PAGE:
The effect of an antibiotic stewardship program on tigecycline use in a Tertiary Care Hospital, an intervention study

Rima Moghnieh, Dania Abdallah, Lyn Awad, Marwa Jadayel, Nicholas Haddad, Hani Tamim, Aline Zaiter, Diana Caroline Awwad, Loubna Sinno, Salam El-Hassan, Rawad Lakkis, Rabab Khalil, Tamima Jisr

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3 Scopus citations


Background: A drug-oriented antibiotic stewardship intervention targeting tigecycline utilization was launched at Makassed General Hospital, Beirut, Lebanon, in 2016 as a part of a comprehensive Antibiotic Stewardship Program (ASP). In this study, we evaluated the effect of this intervention on changing tigecycline prescription behavior in different types of infections, patient outcome and mortality, along with tigecycline drug use density, when compared to an earlier period before the initiation of ASP. Methods: This is a retrospective chart review of all adult inpatients who received tigecycline for more than 72 h between Jan-2012 and Dec-2013 [period (P) 1 before ASP] and between Oct-2016 and Dec-2018 [period (P) 2 during ASP]. Results: Tigecycline was administered to 153 patients during P1 and 116 patients during P2. The proportion of patients suffering from cancer, those requiring mechanical ventilation, and those with hemodynamic failure was significantly reduced between P1 and P2. The proportion of patients who received tigecycline for FDA-approved indications increased from 19% during P1 to 78% during P2 (P < 0.001). On the other hand, its use in off-label indications was restricted, including ventilator-associated pneumonia (26.1% in P1, 3.4% in P2, P < 0.001), hospital-acquired pneumonia (19.6% in P1, 5.2% in P2, P = 0.001), sepsis (9.2% in P1, 3% in P2, P = 0.028), and febrile neutropenia (15.7% in P1, 0.9% in P2, P < 0.001). The clinical success rate of tigecycline therapy showed an overall significant increase from 48.4% during P1 to 65.5% during P2 (P = 0.005) in the entire patient population. All-cause mortality in the tigecycline-treated patients decreased from 45.1% during P1 to 20.7% during P2 (P < 0.0001). In general, mean tigecycline consumption decreased by 55% between P1 and P2 (P < 0.0001). Conclusion: The drug-oriented ASP intervention targeting tigecycline prescriptions improved its use and patient outcomes, where it helped curb the over-optimistic use of this drug in off-label indications where it is not a suitable treatment option.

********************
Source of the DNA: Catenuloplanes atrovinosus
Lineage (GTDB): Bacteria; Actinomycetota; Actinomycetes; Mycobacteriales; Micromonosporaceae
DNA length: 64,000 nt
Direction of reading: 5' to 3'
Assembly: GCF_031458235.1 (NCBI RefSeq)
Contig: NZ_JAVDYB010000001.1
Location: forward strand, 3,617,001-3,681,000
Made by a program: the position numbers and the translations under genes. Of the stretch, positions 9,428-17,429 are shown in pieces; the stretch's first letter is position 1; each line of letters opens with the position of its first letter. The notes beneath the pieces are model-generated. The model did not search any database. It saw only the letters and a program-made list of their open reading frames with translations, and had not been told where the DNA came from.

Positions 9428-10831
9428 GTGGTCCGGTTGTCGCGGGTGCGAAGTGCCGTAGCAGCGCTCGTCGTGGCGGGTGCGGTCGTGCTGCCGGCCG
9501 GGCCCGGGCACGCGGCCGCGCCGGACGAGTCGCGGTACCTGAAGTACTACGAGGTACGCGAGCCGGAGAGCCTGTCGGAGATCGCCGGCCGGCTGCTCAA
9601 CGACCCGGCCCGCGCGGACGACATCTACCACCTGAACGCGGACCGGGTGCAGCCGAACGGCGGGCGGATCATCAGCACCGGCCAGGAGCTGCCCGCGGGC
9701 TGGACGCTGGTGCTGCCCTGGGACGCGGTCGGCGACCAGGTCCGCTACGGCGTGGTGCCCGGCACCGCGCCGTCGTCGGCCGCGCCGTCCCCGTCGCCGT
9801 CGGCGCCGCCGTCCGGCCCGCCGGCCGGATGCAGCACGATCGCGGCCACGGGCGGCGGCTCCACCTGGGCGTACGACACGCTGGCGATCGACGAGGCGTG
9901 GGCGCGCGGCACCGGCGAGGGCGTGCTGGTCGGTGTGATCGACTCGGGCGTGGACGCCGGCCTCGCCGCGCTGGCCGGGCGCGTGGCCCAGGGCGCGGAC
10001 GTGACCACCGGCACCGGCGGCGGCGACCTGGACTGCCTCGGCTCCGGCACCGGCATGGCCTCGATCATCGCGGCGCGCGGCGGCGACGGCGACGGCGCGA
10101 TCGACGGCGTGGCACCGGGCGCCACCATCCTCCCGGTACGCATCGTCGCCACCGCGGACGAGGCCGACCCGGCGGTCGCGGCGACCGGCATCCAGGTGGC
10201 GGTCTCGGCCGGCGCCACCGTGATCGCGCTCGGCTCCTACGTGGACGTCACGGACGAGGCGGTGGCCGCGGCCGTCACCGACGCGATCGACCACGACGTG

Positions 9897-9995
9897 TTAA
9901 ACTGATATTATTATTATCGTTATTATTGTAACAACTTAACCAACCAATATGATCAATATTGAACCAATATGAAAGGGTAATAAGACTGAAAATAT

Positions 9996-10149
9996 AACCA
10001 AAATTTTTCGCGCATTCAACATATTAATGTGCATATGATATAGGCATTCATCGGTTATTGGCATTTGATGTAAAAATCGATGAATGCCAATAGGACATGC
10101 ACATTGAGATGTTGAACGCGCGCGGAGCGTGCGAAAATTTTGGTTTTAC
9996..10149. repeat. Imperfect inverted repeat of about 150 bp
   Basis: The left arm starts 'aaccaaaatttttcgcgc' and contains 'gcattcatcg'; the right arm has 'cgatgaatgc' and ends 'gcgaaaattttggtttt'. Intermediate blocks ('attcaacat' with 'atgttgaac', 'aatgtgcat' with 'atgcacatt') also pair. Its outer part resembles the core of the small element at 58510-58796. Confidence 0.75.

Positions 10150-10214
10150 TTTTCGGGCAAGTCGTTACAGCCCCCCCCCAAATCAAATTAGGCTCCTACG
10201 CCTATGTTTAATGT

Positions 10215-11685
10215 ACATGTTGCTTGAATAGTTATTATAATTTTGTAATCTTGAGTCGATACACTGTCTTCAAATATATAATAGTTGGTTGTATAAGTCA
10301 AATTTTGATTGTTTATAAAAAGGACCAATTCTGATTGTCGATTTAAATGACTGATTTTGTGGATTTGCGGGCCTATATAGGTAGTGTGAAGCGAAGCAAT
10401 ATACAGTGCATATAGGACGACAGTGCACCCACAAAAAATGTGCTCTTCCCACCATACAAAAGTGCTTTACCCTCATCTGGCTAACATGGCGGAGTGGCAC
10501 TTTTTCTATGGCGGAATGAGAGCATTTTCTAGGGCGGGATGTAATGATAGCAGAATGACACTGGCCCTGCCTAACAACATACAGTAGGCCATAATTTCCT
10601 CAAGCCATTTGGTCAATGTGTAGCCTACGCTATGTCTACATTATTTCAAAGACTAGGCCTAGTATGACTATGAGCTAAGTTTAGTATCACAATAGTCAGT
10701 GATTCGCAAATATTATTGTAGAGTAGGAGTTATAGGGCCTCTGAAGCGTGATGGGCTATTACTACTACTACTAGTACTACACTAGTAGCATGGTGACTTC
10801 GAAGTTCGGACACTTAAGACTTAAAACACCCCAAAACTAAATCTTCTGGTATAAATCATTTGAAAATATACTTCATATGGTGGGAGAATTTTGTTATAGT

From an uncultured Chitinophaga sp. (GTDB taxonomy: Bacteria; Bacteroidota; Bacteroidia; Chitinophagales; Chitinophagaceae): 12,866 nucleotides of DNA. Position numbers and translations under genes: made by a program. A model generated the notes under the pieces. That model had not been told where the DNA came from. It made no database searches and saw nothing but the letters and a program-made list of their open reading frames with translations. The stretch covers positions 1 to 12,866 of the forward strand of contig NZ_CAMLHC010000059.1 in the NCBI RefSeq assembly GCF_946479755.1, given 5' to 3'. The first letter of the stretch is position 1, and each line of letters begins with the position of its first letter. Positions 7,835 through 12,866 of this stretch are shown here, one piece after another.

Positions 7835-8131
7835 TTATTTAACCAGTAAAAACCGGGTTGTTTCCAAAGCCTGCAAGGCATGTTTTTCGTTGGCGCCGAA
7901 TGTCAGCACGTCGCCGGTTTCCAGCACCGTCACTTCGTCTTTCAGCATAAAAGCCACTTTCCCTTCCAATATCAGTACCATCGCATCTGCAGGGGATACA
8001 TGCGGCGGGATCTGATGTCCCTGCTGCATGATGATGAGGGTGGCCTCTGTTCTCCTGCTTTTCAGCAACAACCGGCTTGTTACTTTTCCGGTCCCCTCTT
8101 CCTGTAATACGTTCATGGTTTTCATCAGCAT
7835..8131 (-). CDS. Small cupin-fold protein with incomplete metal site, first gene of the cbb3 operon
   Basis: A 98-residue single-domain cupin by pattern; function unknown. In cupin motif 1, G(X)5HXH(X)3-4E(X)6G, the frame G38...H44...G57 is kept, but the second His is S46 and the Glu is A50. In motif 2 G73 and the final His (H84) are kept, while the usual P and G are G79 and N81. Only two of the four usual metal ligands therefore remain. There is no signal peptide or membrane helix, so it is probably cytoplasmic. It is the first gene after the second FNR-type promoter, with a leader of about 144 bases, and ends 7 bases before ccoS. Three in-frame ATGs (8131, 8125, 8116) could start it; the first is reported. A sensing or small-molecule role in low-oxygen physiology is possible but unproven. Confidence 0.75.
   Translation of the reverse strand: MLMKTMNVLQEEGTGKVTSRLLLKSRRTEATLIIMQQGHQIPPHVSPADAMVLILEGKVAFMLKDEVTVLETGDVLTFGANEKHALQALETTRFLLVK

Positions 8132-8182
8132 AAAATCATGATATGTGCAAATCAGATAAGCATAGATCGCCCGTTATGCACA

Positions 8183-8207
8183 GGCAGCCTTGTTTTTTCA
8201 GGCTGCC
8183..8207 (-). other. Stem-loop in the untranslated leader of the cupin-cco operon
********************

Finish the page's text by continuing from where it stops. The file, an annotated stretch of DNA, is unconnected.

Original languageEnglish
Article number35
JournalAnnals of Clinical Microbiology and Antimicrobials
Issue number1
StatePublished - Aug 6 2020


  • Antibiotic stewardship
  • FDA-approved indication
  • Lebanon
  • Off-label use
  • Tigecycline


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